‘Ignite’ classes encourage student interaction

By Erica Eding | gargoyle@flagler.edu

Christine Young is part of the biggest freshman class Flagler has ever seen, but she spends most of her time with the same group of people. She’s part of Ignite, Flagler College’s new learning community program.

Young and her 20-something classmates have three General Education courses together. After class they work on group projects which incorporate aspects of each class. The students are even together at night.

“You’re roomed with someone also in the program,” Young said.

Ignite is Flagler’s Quality Enhancement Plan, or QEP. A QEP is a necessary part of re-accreditation for the college. In spring of 2007, a committee of faculty, staff and students met to determine what could be done to improve the overall school environment.

Dean Alan Woolfolk, a member of the QEP Implementation Committee, said they decided to focus on student engagement. They discovered that students weren’t being challenged academically. Research showed that at least two-thirds of students who left Flagler were transferring to other schools rather than dropping out completely.

“We’ve found, I think, pretty clear evidence that students aren’t adequately engaged at Flagler,” Woolfolk said.

Ignite classes are taught differently than other General Education courses. This semester, they focus on the theme of “Understanding Power.” Students will study power through the lens of art, English and government.

“You’re basically bringing together several disciplines under one umbrella,” said Dr. Felix Livingston, the Chair of the QEP Committee.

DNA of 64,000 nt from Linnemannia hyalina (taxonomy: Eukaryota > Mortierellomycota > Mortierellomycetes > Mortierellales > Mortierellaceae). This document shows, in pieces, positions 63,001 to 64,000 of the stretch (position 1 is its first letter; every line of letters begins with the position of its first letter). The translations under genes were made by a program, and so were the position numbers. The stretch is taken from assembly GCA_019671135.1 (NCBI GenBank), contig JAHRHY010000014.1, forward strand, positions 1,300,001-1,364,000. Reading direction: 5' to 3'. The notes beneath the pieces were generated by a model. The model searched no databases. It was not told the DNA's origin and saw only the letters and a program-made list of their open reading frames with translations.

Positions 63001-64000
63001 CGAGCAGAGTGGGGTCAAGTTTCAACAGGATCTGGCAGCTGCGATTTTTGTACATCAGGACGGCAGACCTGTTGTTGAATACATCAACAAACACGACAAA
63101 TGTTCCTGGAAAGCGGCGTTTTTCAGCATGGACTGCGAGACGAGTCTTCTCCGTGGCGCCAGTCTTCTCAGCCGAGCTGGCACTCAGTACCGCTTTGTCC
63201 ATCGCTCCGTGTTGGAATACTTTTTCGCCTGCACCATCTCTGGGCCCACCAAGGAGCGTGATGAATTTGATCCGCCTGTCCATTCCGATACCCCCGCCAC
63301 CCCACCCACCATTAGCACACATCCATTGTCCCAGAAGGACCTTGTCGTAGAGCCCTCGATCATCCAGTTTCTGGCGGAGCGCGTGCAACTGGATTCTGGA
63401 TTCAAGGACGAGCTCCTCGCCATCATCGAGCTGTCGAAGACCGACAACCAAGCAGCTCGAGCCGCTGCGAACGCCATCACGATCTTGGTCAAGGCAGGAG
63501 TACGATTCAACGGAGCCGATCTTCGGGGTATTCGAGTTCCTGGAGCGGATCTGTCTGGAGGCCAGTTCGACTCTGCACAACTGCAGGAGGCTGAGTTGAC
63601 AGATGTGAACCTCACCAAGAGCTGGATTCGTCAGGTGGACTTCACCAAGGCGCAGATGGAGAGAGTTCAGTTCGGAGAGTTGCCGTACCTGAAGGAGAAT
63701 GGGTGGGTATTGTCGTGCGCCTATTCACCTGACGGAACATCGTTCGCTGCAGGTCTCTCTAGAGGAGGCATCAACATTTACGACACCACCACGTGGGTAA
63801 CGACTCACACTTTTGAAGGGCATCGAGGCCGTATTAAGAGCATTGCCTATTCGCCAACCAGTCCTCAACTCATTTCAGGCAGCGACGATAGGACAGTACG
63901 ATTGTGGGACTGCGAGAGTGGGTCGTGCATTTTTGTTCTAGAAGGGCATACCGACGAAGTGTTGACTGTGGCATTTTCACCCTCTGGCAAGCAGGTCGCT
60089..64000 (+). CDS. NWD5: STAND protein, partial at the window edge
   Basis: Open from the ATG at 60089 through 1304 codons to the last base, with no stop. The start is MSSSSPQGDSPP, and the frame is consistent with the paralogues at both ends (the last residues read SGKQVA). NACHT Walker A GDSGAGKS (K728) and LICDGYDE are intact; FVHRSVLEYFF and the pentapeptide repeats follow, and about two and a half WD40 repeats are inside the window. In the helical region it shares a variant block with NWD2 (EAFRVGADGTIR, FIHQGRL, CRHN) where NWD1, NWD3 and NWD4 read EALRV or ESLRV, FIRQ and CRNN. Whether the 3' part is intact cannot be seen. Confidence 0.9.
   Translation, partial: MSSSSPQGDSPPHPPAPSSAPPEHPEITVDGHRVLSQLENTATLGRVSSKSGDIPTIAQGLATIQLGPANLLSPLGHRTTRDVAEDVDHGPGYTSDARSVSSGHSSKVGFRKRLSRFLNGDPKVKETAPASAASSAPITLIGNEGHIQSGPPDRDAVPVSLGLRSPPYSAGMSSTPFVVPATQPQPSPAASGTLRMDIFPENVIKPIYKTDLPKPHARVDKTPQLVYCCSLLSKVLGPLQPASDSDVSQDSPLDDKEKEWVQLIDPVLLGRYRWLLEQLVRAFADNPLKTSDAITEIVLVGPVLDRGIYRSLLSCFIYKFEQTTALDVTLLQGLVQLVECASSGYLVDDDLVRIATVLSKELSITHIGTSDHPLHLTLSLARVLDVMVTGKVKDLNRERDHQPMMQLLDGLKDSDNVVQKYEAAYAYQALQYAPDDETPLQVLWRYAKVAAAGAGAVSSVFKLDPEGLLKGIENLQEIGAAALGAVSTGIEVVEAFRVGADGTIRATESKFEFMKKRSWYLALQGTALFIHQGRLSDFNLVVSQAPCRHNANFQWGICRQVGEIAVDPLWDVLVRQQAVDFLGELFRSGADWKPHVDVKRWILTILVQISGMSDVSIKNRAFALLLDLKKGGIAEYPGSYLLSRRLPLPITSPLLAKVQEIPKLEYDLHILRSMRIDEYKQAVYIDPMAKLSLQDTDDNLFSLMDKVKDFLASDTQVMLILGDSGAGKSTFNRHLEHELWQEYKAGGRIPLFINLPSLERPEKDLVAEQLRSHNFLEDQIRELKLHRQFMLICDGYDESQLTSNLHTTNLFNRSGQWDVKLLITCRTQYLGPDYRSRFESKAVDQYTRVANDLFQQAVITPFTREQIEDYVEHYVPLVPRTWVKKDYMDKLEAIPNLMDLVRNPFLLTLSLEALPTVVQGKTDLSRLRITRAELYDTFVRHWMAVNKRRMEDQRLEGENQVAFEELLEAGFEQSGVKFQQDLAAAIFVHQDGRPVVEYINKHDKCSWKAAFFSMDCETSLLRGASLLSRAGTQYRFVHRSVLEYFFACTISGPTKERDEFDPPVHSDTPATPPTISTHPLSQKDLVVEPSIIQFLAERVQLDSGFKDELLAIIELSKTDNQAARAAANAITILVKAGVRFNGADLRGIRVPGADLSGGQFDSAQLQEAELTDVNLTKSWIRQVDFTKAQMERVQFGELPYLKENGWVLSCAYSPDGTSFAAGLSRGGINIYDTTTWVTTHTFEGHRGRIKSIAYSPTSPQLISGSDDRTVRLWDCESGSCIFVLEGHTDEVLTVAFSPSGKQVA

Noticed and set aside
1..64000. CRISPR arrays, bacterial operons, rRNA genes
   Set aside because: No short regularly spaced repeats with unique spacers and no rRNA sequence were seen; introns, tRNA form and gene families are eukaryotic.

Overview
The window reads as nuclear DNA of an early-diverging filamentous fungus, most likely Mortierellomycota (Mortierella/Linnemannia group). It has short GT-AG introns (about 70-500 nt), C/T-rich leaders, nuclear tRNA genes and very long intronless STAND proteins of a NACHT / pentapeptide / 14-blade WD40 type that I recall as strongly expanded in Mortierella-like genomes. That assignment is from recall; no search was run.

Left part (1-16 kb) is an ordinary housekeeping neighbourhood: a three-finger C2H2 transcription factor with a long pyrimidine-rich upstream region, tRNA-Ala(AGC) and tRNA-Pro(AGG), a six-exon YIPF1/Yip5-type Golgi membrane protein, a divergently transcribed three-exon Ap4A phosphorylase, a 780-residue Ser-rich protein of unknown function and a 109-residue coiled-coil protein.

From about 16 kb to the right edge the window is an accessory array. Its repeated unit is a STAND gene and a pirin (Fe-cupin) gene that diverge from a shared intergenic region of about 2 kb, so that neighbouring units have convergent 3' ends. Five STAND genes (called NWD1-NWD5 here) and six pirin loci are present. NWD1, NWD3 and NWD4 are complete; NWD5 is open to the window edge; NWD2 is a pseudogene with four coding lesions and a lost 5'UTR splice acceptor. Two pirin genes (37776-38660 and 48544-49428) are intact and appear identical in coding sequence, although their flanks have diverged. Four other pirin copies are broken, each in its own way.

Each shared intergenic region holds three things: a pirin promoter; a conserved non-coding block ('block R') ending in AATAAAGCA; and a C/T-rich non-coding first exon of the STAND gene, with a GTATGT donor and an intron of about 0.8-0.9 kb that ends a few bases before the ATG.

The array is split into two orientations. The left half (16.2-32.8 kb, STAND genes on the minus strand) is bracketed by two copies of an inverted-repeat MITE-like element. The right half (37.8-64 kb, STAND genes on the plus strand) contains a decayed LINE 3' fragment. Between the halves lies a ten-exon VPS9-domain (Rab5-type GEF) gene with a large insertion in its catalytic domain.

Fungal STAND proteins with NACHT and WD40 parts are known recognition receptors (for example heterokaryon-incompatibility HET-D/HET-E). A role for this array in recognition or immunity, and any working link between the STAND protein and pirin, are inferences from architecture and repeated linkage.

“And you’re studying a topic from different perspectives.”

Instead of a typical course with papers and exams, Ignite students will take trips and work on projects. This semester, the freshmen will create political advertisements and showcase them at the Crisp-Ellert Museum.

Learning communities also allow professors to rethink their General Education courses.

“They also are a way of reinvigorating faculty and introducing them to fresh ideas,” said Woolfolk.

“It’s a way for them to recommit themselves to the vocation of teaching.”

Additionally, the Proctor Library has become a part of Ignite in order to better help the students. Library staff members are involved in the program. They sometimes even attend classes within the small learning communities.

Proctor’s Systems Librarian, Brian Nesselrode, has already been to two of the English classes and is familiar with the syllabi. He said that as a librarian, it’s much easier to help students find what they’re looking for when he’s familiar with the course.

“I’m looking forward to really targeting on the assignments that are given to the learning community students,” said Nesselrode.

Many Ignite students said they’ve already used Proctor Library as a resource.

“They [the librarians] are very helpful,” Young said. “They’ll put down what they’re doing to come and help you find what you need.”

Support from Flagler staff is also an important part of learning communities, according to art professor Patrick Moser. “The connections are there to make the learning more significant,” he said.

The five-year goal is for the program to include more than 400 freshmen. There will be 50 faculty members teaching in 30 different learning communities. Livingston said that the idea could spread to upper-level classes if faculty are interested.

The college is trying to spread the word about Ignite.

Elizabeth Daube, Public Information Media Specialist, said, “Because it is a requirement of reaccreditation, they want to definitely make sure that everybody is aware of it.”

Ignite has both a Web site and T-shirts, designed by Rosa Loves.

Faculty reports that the learning communities are going well.

“They seem to be enjoying it,” said Liberal Studies professor Rachael Cremona.

“I’ve had full attendance in my classes, which is pretty impressive.”

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